Saturday, February 11, 2012

Southern Fried Chicken

The only thing missing off the plate is the green beans!
I moved to the South when I was 12 years old. One of the first foods I learned to love was fried chicken. My Mother couldn't teach me how to fry chicken because it was something that just wasn't fixed in Connecticut. There are so many ways to prepare fried chicken; but this recipe is the most reliable. Don't let the hot sauce scare you off. It just adds a nice flavor. A good black skillet with the grease at the right temperature is the secret to it turning out perfect every time. Don't guess at the temperature! Invest in and use a thermometer to keep your oil temp in check.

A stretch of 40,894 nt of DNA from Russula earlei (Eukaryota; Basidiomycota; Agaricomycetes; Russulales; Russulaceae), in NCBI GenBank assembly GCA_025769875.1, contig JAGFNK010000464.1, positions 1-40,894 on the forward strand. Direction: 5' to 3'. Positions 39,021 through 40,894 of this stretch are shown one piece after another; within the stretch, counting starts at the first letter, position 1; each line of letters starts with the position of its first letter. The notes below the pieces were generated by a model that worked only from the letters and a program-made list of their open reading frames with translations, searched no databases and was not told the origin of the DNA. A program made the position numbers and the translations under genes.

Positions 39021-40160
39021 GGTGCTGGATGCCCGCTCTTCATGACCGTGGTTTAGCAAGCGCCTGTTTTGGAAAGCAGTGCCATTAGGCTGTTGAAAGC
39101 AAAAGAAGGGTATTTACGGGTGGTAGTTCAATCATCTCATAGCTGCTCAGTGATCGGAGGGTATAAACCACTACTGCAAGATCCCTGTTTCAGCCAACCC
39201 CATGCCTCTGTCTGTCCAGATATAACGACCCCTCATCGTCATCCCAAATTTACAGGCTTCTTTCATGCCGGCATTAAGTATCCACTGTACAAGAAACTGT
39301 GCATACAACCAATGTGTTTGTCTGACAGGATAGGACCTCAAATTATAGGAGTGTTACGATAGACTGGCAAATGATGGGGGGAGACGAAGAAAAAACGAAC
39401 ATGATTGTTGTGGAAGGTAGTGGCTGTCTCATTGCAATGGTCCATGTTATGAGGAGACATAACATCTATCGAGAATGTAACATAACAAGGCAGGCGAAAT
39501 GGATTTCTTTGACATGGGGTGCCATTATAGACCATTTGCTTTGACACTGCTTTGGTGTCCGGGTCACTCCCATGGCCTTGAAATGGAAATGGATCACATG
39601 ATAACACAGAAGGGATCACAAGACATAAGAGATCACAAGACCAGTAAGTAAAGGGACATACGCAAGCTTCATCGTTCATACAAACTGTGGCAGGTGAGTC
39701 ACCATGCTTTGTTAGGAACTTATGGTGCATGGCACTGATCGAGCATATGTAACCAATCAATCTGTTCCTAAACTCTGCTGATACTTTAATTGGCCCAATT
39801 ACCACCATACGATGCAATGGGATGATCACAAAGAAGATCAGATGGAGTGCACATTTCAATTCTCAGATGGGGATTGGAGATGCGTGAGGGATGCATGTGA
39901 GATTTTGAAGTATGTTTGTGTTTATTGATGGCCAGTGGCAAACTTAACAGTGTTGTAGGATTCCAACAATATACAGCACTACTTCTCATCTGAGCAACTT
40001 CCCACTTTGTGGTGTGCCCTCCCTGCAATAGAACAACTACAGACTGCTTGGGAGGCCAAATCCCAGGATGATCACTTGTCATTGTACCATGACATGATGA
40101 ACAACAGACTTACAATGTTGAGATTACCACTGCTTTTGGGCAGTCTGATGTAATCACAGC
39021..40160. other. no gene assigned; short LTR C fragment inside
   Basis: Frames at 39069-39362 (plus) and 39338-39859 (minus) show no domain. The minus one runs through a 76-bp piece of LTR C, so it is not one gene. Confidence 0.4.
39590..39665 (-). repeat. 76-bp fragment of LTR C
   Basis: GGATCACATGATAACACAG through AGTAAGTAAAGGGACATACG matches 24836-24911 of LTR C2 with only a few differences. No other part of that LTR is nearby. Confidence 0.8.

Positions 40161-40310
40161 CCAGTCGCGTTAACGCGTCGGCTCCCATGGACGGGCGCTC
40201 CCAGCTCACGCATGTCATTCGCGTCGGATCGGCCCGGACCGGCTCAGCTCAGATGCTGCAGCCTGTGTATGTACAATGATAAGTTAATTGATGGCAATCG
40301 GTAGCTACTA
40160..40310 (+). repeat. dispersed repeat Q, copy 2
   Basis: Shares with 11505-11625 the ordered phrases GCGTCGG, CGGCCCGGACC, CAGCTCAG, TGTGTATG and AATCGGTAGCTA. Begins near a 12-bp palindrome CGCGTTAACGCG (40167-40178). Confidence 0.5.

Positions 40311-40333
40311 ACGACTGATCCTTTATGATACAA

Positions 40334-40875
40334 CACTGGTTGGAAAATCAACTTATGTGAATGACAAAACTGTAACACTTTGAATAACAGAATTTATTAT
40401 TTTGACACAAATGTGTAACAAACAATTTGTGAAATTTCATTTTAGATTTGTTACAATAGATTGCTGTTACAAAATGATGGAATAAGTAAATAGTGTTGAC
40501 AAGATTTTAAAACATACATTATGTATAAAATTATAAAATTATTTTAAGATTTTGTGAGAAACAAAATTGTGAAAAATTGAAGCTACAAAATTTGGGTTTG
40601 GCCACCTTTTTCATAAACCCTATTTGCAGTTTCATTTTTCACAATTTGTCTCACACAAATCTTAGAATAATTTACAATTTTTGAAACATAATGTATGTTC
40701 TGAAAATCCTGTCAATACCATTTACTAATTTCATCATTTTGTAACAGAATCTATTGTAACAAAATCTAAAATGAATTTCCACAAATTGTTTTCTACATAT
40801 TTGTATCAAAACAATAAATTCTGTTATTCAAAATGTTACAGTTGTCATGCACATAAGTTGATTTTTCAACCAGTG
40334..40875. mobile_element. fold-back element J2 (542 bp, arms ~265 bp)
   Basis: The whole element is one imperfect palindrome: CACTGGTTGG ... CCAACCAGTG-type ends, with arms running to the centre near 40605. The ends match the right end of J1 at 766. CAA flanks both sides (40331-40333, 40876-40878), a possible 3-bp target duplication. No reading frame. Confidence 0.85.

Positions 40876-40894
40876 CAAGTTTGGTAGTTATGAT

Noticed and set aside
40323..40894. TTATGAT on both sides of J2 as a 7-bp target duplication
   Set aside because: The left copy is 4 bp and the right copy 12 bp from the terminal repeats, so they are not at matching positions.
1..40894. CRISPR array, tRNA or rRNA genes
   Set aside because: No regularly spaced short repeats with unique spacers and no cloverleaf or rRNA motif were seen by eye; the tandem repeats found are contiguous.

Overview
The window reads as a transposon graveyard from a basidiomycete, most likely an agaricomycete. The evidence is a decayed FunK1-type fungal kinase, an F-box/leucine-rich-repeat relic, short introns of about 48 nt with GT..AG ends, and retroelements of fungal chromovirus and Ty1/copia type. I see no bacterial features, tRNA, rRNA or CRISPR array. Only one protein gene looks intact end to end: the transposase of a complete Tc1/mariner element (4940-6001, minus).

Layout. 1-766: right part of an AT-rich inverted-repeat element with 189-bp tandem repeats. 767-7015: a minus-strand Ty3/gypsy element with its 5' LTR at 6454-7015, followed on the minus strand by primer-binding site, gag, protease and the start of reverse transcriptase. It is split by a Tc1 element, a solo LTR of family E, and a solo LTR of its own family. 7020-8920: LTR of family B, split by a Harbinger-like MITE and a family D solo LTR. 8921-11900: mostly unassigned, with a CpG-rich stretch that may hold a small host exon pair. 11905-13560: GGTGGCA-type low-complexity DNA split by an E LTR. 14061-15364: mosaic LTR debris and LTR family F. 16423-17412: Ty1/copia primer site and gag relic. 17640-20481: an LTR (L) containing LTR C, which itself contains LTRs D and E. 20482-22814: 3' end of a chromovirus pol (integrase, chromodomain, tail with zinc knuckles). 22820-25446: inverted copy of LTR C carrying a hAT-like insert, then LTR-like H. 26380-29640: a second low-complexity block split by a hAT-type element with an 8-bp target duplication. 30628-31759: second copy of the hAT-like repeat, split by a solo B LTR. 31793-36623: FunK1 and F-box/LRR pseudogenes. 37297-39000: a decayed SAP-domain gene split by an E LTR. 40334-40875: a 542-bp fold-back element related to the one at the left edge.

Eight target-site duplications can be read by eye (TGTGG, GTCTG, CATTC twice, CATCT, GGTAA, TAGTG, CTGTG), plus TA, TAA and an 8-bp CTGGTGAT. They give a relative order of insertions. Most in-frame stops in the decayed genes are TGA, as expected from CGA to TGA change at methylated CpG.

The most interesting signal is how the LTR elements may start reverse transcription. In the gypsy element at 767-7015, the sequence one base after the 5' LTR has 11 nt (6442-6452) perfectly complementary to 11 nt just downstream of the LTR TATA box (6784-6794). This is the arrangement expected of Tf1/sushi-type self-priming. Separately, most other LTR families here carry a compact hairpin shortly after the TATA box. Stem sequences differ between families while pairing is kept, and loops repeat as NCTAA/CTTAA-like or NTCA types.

• 3 eggs
  • 1/3 cup buttermilk
  • About 1/4 cup Louisiana hot sauce
  • 2 cups self-rising flour
  • 1 teaspoon pepper
  • 1 tsp. Salt, 1 tsp. pepper, and 1 tsp. garlic salt for flour mixture
  • 1 (1 to 2 1/2-pound) chicken, cut into pieces
  • Peanut oil, for frying
Beat eggs with the water in a medium bowl. Add enough hot sauce so the egg mixture is bright orange. In another bowl, combine the flour and pepper. Season the chicken with salt, pepper & garlic salt. Dip the seasoned chicken in the egg, and then coat well in the flour mixture.

Heat the oil to 350 degrees F in a deep cast iron skillet. Do not fill the skillet more than 1/2 full with oil.

Fry the chicken in the oil until brown and crisp. If it starts browning too quickly, turn the heat down. If you have really thick pieces, I recommend turning the heat down so that it cooks at 300 degrees. Dark meat takes longer then white meat. It should take dark meat about 23 to 30 minutes, white meat around 18 to 22 minutes. 

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